Sporting Fools
Sporting Fools
Sporting Fools

Sporting Fools

The frequent and occasional humorous musings behind two of the World's greatest underappreciated sports minds.

Thursday, February 10, 2005

Super Bowl Fallout

I needed to watch the game two more times before I posted because I wanted to look at things like line play, missed penalties, formations, etc...

- The Patriots survived the first half by allowing the Eagles to make some unforced errors. The first mistake was McNabb's interception in the first quarter with the Eagles driving. He was intercepted the play before but defensive holding was called. The refs were inconsistent with this call as both Rodney Harrison and Brian Dawkins were consistently chucking slot receivers throughout the game.

As for the interception, I'm not sure if the ball sailed, I think it did because Brian Westbrook was open as McNabb thought he had successfully looked Harrison off to L.J. Smith, who was running a center post. Needless to say Harrison baited him into thinking he was going to double Smith and McNabb threw a disgusting floater the other way that Harrison was able to jump in front of. A good, strong pass from McNabb would've resulted in a completion or at the worst a breakup from Harrison.

-- The Eagles defense played their best ball in the first 20 minutes of the game and it's arguable that if the offense doesn't screw up with its first two possessions that Philadelphia could've held anywhere from a 13-0 lead to a 21-0 lead before the Patriots got rolling. The base defense of the Eagles was good enough to stop the Patriots rushing attack for most of the game. Running to the corners fits into this defense's hands because they are a long group and very few teams can handle Jevon Kearse and James Burgess on the corners.

-- A real quick note on the infamous pick play. This is an exercise in getting it wrong, but still being right. On the dual cross Mitchell was supposed to get Tedy Bruschi's attention and he nudged Bruschi enough to get his attention. Meanwhile Owens runs by Bruschi (who has his back turned on the play) and catches the slant. Mitchell throws a shoulder into Randall Gay, pushing him into Bruschi and no one sees Owens going around the corner.

Now this happened right in front of the referee so I have no explanation of why he didn't call it. Mitchell missed the intended pick but distracted Bruschi from the play. The pick on Gay really wasn't one because he was dragging on the play. Had Bruschi turned around it would've just been a five yard gain. Still it was a block that took Gay out of the pattern and it was before Owens caught the pass, should have been called.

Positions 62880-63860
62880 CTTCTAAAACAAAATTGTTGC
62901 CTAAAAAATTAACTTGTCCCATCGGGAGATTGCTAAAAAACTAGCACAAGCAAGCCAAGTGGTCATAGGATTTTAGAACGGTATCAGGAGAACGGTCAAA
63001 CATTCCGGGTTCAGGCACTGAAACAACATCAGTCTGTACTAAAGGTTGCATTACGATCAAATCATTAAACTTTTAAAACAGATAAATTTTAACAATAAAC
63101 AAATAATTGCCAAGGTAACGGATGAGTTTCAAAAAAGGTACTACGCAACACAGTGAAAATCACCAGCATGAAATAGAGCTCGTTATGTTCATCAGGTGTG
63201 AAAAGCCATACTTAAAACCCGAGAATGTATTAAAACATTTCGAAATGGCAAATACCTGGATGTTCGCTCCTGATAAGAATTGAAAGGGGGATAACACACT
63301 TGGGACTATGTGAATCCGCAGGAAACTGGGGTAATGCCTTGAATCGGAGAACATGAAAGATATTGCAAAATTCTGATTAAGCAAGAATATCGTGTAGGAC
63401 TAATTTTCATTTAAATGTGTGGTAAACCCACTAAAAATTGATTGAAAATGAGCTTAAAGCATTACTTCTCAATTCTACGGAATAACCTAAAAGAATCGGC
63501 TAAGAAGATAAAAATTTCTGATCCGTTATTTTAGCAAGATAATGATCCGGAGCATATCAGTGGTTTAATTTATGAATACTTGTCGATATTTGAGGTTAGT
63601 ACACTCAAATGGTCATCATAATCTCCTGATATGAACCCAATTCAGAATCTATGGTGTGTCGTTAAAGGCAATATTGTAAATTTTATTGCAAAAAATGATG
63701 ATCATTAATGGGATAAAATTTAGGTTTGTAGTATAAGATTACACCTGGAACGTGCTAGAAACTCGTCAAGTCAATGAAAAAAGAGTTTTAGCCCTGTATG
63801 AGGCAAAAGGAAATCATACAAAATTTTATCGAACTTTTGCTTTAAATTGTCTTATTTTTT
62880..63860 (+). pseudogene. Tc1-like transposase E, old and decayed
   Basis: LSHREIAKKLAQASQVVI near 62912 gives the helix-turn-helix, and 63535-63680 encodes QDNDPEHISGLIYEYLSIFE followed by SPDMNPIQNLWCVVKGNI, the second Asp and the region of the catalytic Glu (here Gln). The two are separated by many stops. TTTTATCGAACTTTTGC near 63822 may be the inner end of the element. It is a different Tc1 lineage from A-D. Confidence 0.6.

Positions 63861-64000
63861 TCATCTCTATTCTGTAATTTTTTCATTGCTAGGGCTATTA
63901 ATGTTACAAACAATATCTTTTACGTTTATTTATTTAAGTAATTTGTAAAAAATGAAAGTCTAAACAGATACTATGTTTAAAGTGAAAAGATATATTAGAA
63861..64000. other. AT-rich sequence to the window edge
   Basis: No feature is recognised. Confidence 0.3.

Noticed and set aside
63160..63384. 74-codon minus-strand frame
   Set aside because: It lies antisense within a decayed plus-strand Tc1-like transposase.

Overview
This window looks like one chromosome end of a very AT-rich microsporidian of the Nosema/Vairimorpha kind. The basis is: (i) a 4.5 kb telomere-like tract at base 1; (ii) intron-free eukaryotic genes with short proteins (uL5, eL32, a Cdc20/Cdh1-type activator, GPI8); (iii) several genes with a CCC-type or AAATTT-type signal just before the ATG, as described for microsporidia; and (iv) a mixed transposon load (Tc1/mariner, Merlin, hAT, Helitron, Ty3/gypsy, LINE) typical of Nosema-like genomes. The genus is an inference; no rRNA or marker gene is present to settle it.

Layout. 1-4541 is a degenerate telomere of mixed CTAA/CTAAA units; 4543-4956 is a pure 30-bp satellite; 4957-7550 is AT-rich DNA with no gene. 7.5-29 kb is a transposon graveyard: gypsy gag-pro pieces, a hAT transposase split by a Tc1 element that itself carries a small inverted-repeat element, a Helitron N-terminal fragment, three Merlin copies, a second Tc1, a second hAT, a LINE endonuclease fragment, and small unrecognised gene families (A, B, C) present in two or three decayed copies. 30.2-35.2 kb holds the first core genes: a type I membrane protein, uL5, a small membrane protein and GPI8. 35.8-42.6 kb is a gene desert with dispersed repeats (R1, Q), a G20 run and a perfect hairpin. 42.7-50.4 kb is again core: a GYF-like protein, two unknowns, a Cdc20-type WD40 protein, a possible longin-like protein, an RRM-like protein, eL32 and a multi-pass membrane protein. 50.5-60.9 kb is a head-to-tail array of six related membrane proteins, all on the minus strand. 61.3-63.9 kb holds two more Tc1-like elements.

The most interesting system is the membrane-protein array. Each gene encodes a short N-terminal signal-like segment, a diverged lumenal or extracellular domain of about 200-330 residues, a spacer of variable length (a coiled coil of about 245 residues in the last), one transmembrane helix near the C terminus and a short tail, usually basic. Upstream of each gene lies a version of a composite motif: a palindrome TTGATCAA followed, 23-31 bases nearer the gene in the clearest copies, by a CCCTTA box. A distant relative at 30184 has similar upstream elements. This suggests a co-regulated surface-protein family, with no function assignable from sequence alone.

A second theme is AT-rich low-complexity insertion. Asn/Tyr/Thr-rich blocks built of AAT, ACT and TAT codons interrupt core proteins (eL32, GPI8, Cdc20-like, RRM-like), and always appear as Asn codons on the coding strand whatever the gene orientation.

-- New England finally found success by spreading the field with four-wide and going to short passes (screens, crosses). Good downfield blocking led to some big yards. The Pats tried to come out in a mass protection scheme, but Philly's base defense was too good for it. By spreading it out, the Patriots were inviting Philly to blitz up the middle. It was a successful coaching one by Charlie Weis to go to the screen out of that formation because it was a new wrinkle.

-- For the third Super Bowl in a row the Patriots didn't get an offensive score until midway through the second quarter. After one first down on the first four drives, Weis went to the spread and they were able to move consistently.

-- The Patriots best running formation was an unbalanced line. Against the Steelers they went with a max protection scheme, in the Super Bowl to shifted a lineman over to which ever side Corey Dillon was going to run more.

-- For the game Kevin Faulk had the impressive and important runs that the Patriots needed, not Dillon.

-- Mike Vrabel has gotten a sack and a touchdown in back-to-back Super Bowls. I believe that mark will be very difficult for anyone to match.

-- Deion Branch had his second straight double-digit catch game in a Super Bowl. I have no problems with him as the MVP, however Rodney Harrison was a better choice. Harrison finished third in the game's MVP voting behind Terrell Owens.

-- Philadelphia should've gotten Greg Lewis involved much earlier in the fourth quarter. With Todd Pinkston out, Lewis was a fresh speedy body against a banged up Patriots secondary that lost Eugene Wilson to a broken arm in the first half. Lewis, who will most likely be insert in the starting lineup next season, beat Dexter Reid for a touchdown to cut the lead to three.

-- Of all the bad coaching moves Andy Reid made late, the onside kick was the worst. By trying the kick Philly backed themselves into a horrible corner. I'll explain:

The Patriots were going to run the ball twice regardless of position to force Philly to lose their timeouts. But 3rd and 5 at the Eagles 37 compared to the Patriots 31 (projected) is where things get funny. If it's 3rd and 5 at the Patriots 31, Weis has a decision. He could run the ball and punt, killing the clock but he's giving up field position and a potential return.

Or Weis could pass and try to get the first down. If he completes it the game is over, if not the clock stops. The onside kick took coaching out of the equation. And failing to put a return man on the play made a bad situation worse.

-- The Eagles will return to the Super Bowl next year. They are still two steps ahead of the NFC and they've got the cap room to improve. They need a power running back in the draft.

-- The Patriots have a great opportunity to return next year as long as Belichick doesn't lose all his staff. Weis is gone, Crennel is gone, Mangini is probably gone unless New England kicks up its salary offer. I would expect the Patriots to draft a linebacker as that group is slowly aging or the best cornerback available. I don't expect Ty Law to be back with the team and Tom Brady will get his big contract.

Posted by TPrincess 1:02 PM ||
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